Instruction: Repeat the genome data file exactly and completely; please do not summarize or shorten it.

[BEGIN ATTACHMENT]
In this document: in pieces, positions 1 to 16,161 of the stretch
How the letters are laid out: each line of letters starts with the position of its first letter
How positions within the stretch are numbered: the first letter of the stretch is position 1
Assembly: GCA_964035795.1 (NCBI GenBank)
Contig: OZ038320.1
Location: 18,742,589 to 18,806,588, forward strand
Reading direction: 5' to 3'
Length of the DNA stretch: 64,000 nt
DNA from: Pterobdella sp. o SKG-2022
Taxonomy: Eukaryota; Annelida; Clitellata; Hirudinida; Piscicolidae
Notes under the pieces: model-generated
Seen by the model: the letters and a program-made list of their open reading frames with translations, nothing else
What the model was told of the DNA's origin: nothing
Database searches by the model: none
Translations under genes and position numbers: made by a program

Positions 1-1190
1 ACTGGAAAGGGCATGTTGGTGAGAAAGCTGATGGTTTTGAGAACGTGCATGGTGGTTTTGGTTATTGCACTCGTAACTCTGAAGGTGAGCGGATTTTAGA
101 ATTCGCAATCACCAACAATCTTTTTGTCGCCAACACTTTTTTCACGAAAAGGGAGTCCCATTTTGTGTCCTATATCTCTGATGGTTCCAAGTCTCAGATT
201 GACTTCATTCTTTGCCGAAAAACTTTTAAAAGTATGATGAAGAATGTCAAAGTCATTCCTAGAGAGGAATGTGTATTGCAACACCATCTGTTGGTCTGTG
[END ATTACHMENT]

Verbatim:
In this document: in pieces, positions 1 to 16,161 of the stretch
How the letters are laid out: each line of letters starts with the position of its first letter
How positions within the stretch are numbered: the first letter of the stretch is position 1
Assembly: GCA_964035795.1 (NCBI GenBank)
Contig: OZ038320.1
Location: 18,742,589 to 18,806,588, forward strand
Reading direction: 5' to 3'
Length of the DNA stretch: 64,000 nt
DNA from: Pterobdella sp. o SKG-2022
Taxonomy: Eukaryota; Annelida; Clitellata; Hirudinida; Piscicolidae
Notes under the pieces: model-generated
Seen by the model: the letters and a program-made list of their open reading frames with translations, nothing else
What the model was told of the DNA's origin: nothing
Database searches by the model: none
Translations under genes and position numbers: made by a program

Positions 1-1190
1 ACTGGAAAGGGCATGTTGGTGAGAAAGCTGATGGTTTTGAGAACGTGCATGGTGGTTTTGGTTATTGCACTCGTAACTCTGAAGGTGAGCGGATTTTAGA
101 ATTCGCAATCACCAACAATCTTTTTGTCGCCAACACTTTTTTCACGAAAAGGGAGTCCCATTTTGTGTCCTATATCTCTGATGGTTCCAAGTCTCAGATT
201 GACTTCATTCTTTGCCGAAAAACTTTTAAAAGTATGATGAAGAATGTCAAAGTCATTCCTAGAGAGGAATGTGTATTGCAACACCATCTGTTGGTCTGTG